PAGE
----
The graph of y = sin x can be visuallised in the figure below:

Domain: all reals Range: [-1,1] Period: 2π Y-intercept: (0,0)

When you restrict the domain of sin x to the interval –π/2 ≤ x ≤ π/2, the following properties should hold:

**1.***y* = sin *x* is an increasing function.

**2.***y* = sin *x *utilizes full range of values, –1 ≤ sin *x ≤ *1.

**3.***y* = sin *x *is a one-to-one function.

In conclusion, on the restricted domain –π/2 ≤ x ≤ π/2, *y* = sin*x *obtains a unique inverse function called the inverse sine function: *y *= arcs in *x *or* y *= sin^{–1}*x*. The inverse function is equivalent to the analogy of an inverse function notation *f *^{–1}(*x*) which is not the same as (f)^{-1}.

Using the domain: [-π/2 ;π/2] let’s plot the graph *y* = arcs in *x*. Remember that y = arcs in x can be written as sin *y* = *x*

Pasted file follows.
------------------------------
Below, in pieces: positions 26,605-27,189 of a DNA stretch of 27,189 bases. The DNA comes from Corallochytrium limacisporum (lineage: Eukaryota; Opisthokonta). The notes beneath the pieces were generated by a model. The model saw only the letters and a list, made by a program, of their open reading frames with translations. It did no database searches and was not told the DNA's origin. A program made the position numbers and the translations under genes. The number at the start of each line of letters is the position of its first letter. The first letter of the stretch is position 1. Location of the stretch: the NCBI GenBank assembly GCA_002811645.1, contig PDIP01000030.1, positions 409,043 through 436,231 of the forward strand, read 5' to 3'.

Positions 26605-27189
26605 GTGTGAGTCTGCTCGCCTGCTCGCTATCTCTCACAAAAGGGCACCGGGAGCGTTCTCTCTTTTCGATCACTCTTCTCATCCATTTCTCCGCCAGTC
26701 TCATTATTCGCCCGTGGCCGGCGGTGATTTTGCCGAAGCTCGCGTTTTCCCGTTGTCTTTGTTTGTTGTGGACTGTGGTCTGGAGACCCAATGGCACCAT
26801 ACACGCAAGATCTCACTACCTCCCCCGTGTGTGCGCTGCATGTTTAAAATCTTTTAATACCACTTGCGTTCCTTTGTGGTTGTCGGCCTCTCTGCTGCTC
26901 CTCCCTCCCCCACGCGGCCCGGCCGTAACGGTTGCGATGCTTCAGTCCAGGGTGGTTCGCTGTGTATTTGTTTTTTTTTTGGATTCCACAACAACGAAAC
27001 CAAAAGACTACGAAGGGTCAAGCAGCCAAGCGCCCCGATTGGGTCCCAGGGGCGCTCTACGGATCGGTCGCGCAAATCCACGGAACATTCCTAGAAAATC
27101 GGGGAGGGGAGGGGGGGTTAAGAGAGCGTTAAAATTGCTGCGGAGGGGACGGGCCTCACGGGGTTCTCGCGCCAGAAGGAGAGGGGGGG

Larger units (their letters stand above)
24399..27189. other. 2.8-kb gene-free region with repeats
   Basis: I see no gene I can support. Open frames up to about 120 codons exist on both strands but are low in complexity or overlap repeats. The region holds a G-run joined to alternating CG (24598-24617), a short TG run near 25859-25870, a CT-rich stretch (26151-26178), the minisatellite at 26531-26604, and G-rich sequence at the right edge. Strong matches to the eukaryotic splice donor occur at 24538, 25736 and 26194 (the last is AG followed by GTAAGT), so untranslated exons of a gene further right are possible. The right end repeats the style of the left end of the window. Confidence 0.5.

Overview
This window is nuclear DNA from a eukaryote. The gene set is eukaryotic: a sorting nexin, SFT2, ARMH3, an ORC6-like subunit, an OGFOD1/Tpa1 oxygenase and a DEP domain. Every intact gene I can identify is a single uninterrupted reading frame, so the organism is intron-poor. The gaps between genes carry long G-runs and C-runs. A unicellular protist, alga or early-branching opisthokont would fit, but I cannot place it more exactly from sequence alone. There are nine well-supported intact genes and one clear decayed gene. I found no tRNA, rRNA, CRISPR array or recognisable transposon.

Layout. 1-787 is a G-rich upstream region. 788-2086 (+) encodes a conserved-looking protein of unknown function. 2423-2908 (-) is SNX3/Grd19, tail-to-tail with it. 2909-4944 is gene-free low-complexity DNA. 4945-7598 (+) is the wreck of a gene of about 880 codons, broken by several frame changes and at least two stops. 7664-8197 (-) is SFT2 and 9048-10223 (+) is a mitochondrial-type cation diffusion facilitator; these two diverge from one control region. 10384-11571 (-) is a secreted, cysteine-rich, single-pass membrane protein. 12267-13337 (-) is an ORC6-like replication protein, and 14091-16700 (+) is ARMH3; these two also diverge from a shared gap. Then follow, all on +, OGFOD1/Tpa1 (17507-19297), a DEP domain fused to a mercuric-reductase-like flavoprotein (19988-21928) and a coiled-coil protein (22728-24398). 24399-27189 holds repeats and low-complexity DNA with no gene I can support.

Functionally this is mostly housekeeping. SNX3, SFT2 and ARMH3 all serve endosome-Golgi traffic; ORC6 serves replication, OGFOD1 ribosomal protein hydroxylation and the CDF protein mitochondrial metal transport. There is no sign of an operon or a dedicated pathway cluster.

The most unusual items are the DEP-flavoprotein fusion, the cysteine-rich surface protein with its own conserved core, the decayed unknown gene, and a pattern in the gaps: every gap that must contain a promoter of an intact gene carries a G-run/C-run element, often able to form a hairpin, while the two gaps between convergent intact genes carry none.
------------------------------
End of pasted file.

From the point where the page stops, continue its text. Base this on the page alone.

**The graph of y = arcsin x **

Domain: $[$-1, 1$]$ Range: $[-\frac{\pi }{2},\frac{\pi }{2}]$

Similarly, we can use 1-1 cos x values to plot the graph of arccos x. The cosine function is a decreasing function and it forms one-to-one values on the interval 0 ≤ x ≤ π, as shown in the figure below:

On this interval, the cos x has an inverse function denoted by y= arccos*x *or* y *= cos^{–1}*x*. Because *y *= arccos*x *and* x *= cos *y *mean the same for 0 ≤ y ≤ π, their graphs are the same, and can be confirmed by the following table of values.

**The graph of y = arccos x**

Domain: [-1, 1] Range: [0, π] Period: Y-int: [0, 0]

The other trigonometric functions require similar restrictions on therefor generating an inverse function.The domain of the section of the tangent that generates the arctan is $\frac{\u2013\pi}{2},\frac{\pi}{2}$ and the inverse tangent function is denoted by* y *= arctan *x *or *y *= tan ^{–1}*x*. Since *y *= arctan *x *and *x *= tan *y *are the same for –2 <*y*<2 their graphs are the same, and can be confirmed by the following table of values.

Domain: $[-\infty , \infty $$]$ Range: $[$$\frac{-\pi }{2}, \frac{\pi }{2}$$]$